Synopsis by Hal Erickson
Universal's "Frankenstein" series descended from the "A" to the "B" category with The Ghost of Frankenstein, though production values were still well above average and the cast is first-rate. The story picks up where Son of Frankenstein (1939) left off, with both the Monster (Lon Chaney Jr.) and his crazed companion Igor the shepherd (Bela Lugosi) being chased out of the village of Frankenstein by the irate citizens (actually both Monster and Igor had been killed at the end of Son of Frankenstein, but that's neither here nor there). The gruesome twosome head to the tiny Balkan community where dwells the son (Sir Cedric Hardwycke) of the original Dr. F. At the urgings of both Igor and the disgraced Doctor Bohmer (Lionel Atwill), Frankenstein Jr. is coerced into repeating his father's experiment of placing a fresh brain in the head of the monster. Seeking vengeance against his enemies, Igor wants to have his own brain grafted into the Monster's skull, but the big lug himself has other ideas: having befriended cute little Cloestine (Janet Ann Gallow), the only person in the village who doesn't fear him, the Monster insists upon receiving Cloestine's brain. In the end, however, Dr. Frankenstein goes with Igor's graymatter-and the result is disaster for practically everyone in the cast. Highlights of this 68-minute scarefest include Lionel Atwill's outraged reaction when he is reminded of the "slight miscalculation" that ruined his medical career, and the uncredited appearances of several "Frankenstein" movie veterans, including Dwight Frye, Holmes Herbert and Lionel Belmore.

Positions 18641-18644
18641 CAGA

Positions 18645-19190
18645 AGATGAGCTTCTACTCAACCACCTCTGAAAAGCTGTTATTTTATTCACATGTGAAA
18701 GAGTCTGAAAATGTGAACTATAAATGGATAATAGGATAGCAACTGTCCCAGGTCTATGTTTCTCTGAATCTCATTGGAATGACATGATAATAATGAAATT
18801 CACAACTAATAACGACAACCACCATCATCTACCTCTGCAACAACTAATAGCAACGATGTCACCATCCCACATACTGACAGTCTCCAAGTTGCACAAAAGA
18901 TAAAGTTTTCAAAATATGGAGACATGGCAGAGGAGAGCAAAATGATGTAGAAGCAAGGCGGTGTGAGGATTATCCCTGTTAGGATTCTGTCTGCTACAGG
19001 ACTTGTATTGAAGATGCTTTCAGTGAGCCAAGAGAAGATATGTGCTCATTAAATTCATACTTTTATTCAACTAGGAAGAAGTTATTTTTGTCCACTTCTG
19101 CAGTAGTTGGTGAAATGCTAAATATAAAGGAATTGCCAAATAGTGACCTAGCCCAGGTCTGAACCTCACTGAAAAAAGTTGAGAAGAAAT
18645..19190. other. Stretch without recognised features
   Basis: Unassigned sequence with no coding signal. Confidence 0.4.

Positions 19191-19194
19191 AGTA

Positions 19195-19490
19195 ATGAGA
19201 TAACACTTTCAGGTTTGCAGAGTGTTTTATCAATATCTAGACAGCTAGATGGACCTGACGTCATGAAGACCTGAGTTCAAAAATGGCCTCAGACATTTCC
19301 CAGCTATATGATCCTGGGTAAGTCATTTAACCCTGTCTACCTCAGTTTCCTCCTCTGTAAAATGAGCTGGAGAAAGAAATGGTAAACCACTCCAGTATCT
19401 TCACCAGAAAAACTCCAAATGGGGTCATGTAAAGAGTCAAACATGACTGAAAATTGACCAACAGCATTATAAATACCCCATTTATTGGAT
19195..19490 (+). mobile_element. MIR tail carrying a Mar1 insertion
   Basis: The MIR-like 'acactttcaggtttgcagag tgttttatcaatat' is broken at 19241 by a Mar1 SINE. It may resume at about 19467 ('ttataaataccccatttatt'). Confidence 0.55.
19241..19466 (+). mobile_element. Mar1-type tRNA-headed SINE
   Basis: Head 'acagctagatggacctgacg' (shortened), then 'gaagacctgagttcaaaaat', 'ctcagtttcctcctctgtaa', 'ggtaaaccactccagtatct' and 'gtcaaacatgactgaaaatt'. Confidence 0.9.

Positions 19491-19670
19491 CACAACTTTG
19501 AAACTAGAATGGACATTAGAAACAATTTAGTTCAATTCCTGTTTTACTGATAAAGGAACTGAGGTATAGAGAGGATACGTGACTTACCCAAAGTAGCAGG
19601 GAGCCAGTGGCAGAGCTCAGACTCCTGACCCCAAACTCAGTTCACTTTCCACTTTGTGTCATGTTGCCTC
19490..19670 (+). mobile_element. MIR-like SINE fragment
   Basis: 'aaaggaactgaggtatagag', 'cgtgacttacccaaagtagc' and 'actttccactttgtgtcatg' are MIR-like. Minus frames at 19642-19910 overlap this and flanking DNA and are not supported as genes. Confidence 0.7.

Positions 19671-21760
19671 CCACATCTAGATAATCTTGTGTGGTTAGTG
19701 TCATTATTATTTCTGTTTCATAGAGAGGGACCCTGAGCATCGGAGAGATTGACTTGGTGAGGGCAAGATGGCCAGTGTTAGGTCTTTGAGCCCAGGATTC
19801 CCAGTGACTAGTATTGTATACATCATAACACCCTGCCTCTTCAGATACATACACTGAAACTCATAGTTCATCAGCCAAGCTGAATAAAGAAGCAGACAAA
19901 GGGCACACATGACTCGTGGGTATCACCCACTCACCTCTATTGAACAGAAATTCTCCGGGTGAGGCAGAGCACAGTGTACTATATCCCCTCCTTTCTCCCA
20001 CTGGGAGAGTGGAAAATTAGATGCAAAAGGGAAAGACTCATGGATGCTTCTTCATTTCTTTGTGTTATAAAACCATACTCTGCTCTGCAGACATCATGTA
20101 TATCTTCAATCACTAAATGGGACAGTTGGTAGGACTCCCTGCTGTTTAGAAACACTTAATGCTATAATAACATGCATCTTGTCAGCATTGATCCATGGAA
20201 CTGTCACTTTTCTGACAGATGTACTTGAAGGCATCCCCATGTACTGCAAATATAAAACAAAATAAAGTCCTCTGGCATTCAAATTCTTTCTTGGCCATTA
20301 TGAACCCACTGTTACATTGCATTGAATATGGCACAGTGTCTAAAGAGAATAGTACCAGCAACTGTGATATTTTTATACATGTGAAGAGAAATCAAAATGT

Frankenstein, castle, monster, brain-transplant, experiment, laboratory, mayhem, rampage, reanimation, scientist, son, brain, deception, village, body-parts